22 thoughts on “The Horror: Recognizing Israel Within ’67 Borders, ‘500,000 Will Become Occupiers!’ – Tikun Olam תיקון עולם إصلاح العالم
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  1. I think it may be the best situation for negotiations if the Palestinians have a some sort of recognized state and a set of domestically rooted claims against the settlers (as opposed to the ongoing “international law” fiction that gets them nowhere). What I mean by this is once statehood is declared, Palestinian courts should issue criminal indictments against all the settlers and declare their homes open for demolition. While it is largely symbolic, it will give something for Israel to trade for at in negotiations, as opposed to the status quo where their complete monopoly on power means they make peace “because they’re nice”.
    Just a thought.

  2. I prefer the international law, even if a “fiction”. what makes I/L a “fiction” is the resolute refusal of the USA to enforce it and the USA’s power (even if soon to diminish) over all the other countries.

    With recognition, with Mavi Marmara and Gaza-Trashing and Lebanon (1978, 1982, 2006), there is a growing list of countries that might be ready to overcome their fear of USA to the point of voting for BDS resolutions in UNSC or UNGA as a lever to force Israel to conform to International Law at least to the point of removing settlers and, perhaps, also demolishing settlement buildings and the hated wall.

    I/L, as lawyers say, is “what the judges will do”. Here, although there is an ICJ, the thumb on the scale of justice is the USA’s, and the “court” is world opinion, which may be changing.

    Israel and USA ignored ICJ’s 2004 decision that the wall needed to be demolished. ICJ decisions are not enforceable unless and until there is sufficient international willpower to enforce them.

    It is international willpower that we (pro-Palestine camp) must move, by BDS and other means.

    1. Yes, and if Israel and the U.S. and the world continue to make a mockery of international law, we, the world, will be in deeper trouble in the future than it already is. IL is ultimately a sine qua non if the world is to be one worth living in.

  3. ILEANA-ROS-LEHTINEN in the Miami Herald:

    “I will soon introduce the United Nations Transparency, Accountability, and Reform Act, which will reflect the executive branch’s previous successful policies by cutting off U.S. contributions to any UN entity that grants membership or any other upgraded status to the Palestinian observer mission. This legislation will also leverage U.S. taxpayer dollars to make sure they do not fund biased or wasteful UN activities, and to achieve other much-needed reforms that will make the UN more transparent, accountable, objective, and effective.”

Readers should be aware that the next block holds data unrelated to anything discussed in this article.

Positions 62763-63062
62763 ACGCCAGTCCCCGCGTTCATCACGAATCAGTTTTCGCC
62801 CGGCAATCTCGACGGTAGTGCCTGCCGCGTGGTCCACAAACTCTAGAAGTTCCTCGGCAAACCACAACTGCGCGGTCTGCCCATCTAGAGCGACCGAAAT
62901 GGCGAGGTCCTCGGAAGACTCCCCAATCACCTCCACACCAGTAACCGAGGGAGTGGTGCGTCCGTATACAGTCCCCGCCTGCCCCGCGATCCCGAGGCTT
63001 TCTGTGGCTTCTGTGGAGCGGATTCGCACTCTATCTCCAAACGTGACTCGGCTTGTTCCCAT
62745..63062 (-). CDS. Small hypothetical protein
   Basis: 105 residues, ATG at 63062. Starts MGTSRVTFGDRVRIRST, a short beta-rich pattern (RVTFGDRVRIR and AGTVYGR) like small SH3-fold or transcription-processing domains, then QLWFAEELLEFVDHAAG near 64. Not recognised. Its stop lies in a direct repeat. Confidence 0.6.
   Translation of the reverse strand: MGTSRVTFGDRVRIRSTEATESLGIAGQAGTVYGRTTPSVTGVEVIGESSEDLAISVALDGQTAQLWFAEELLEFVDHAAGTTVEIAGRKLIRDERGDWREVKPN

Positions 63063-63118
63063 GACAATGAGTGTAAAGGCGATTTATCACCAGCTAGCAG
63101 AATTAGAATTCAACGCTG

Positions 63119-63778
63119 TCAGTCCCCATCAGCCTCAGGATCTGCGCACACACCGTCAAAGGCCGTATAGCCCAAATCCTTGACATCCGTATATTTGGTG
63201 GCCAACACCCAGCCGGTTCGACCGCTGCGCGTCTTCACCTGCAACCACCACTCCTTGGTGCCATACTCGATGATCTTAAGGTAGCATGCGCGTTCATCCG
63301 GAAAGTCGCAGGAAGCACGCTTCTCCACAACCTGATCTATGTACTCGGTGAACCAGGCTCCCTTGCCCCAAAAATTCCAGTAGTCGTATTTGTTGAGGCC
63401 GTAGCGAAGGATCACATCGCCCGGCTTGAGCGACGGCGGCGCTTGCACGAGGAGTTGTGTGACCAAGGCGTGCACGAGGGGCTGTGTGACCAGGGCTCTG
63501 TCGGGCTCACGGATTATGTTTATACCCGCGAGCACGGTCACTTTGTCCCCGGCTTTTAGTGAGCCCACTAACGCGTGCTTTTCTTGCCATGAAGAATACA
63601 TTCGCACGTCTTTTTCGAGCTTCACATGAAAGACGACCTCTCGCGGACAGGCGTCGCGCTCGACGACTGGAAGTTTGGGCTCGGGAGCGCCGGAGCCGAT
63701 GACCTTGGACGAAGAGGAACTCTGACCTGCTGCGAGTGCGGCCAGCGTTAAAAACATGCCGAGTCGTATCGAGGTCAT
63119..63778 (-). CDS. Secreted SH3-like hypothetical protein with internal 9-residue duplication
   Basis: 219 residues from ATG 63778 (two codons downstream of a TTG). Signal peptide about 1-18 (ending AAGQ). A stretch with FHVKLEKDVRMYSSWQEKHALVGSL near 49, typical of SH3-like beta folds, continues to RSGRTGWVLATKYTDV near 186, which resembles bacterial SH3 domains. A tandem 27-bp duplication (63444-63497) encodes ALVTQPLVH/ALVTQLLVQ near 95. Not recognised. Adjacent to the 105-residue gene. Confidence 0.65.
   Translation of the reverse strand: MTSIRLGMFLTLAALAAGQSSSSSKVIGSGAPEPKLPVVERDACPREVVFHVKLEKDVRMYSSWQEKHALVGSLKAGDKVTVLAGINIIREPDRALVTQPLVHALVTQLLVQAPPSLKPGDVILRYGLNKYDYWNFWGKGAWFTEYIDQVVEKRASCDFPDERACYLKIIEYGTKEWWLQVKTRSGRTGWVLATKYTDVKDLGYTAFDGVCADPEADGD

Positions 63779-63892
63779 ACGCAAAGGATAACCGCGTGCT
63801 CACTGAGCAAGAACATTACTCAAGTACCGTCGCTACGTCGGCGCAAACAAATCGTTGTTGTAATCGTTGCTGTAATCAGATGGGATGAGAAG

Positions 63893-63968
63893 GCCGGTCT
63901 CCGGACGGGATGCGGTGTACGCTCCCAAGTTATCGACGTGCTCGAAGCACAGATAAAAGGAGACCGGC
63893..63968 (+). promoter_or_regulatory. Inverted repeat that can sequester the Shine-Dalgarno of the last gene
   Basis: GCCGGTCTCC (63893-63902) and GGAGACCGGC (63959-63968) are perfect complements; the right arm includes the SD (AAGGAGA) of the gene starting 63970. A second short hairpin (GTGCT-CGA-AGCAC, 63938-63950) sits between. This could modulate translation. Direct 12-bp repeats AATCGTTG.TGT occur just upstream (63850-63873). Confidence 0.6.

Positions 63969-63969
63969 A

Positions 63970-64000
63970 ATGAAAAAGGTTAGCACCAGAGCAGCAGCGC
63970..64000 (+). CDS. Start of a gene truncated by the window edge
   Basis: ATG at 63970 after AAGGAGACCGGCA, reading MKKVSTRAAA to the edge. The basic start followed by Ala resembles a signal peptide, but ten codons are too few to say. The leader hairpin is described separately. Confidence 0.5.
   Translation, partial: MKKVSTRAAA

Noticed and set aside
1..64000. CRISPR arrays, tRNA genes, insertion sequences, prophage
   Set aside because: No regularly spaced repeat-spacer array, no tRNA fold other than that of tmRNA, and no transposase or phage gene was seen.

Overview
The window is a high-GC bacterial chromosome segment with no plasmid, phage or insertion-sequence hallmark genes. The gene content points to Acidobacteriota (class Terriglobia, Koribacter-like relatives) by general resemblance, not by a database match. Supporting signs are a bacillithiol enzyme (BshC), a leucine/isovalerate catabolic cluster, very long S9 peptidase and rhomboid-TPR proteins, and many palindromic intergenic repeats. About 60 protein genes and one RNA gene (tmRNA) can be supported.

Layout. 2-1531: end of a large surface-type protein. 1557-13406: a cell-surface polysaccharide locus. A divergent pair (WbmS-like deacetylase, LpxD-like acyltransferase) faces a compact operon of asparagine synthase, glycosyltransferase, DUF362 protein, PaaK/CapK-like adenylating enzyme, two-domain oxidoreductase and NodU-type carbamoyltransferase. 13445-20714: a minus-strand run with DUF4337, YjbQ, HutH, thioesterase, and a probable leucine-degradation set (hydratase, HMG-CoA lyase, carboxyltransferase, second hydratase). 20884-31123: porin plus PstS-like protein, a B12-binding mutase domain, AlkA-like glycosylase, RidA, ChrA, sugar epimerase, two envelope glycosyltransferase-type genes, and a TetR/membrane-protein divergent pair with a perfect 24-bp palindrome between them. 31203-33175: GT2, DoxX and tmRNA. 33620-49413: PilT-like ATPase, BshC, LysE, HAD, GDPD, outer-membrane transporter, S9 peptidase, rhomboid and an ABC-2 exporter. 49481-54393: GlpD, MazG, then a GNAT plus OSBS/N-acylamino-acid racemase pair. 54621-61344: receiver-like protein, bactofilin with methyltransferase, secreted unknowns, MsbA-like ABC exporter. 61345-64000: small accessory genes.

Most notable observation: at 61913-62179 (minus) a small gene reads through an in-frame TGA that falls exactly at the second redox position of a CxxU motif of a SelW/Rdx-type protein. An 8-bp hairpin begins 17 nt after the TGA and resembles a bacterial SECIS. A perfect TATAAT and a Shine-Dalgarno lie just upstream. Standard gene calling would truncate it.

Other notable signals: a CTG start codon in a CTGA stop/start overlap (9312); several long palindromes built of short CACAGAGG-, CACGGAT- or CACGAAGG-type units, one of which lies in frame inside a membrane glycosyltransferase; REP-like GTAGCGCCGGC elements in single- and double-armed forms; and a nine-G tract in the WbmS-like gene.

Read more: http://www.miamiherald.com/2011/08/27/v-print/2377714/to-protect-israel-at-un-money.html#ixzz1XkhsEbf4

    1. In the “Certain Expenses” case the ICJ ruled that the General Assembly did not exceed its authority under the UN Charter when it authorized the deployment of the UNEF during the Suez Crisis. It was acting under the authority of a “Uniting for Peace” resolution. The Court also ruled that General Assembly assessments are not voluntary contributions.

      Ilena-Ros-Lehtinen doesn’t seem to be aware of the fact that members loose their right to vote and participate in the business of the General Assembly when they fail to pay their assessments in accordance with Article 19 of the UN Charter.

  4. The emptiest threat Israel and the US can make in all this is that things will become worse for the Palestinians if they go through with the vote. Money withdrawn, agreements torn up, and so on. In fact, as you have suggested, Israel has worked so hard for so many years to make things bad for the Palestinians, and the US has been so flinty with its share of assistance, that now that they want to wave this over the heads of Palestinians, their hands are virtually empty.

    The agreements have all be violated continuously. The brutality, the humiliations, the dirty drinking water …
    the Palestinians have nothing to lose. Maybe if they had grown fat on huge subsidies, like Pakistan and Egypt, somebody would be fighting to hold onto the money.

    But that never happened.

  5. One more thing:

    New public opinion poll of German citizens. Strongly in support of Palestinian statehood. No surprise there. The government for several years has tried to cozy up to the US and to Israel. Every few months the well fed prime minister steals a few billion more from the German treasury and sneaks another nuclear submarine under the table to the Israelis–much to the horror of her people.

    1. Yes German people should be listened to. How did Tom Lehrer put it? “they bothered us once in 1914 and they haven’t bothered us much since then”

    2. sadly public opinion polls and reason of state are not the same.

      I’m afraid the German government will be one of the view countries that bolt the founding of a Palestinian State. No matter what public opinion is. The lame duck Westerwelle (Secretary of State) made that clear.

      Sad.

      1. Obviously you can’t run state affairs by public opinion. If you did you would probably abolish taxes, parking offenses, and cut the pension age to 55.

        The expression goes ” no authority without responsibility”, I haven’t yet met the people I would trust to make critical complex decisions.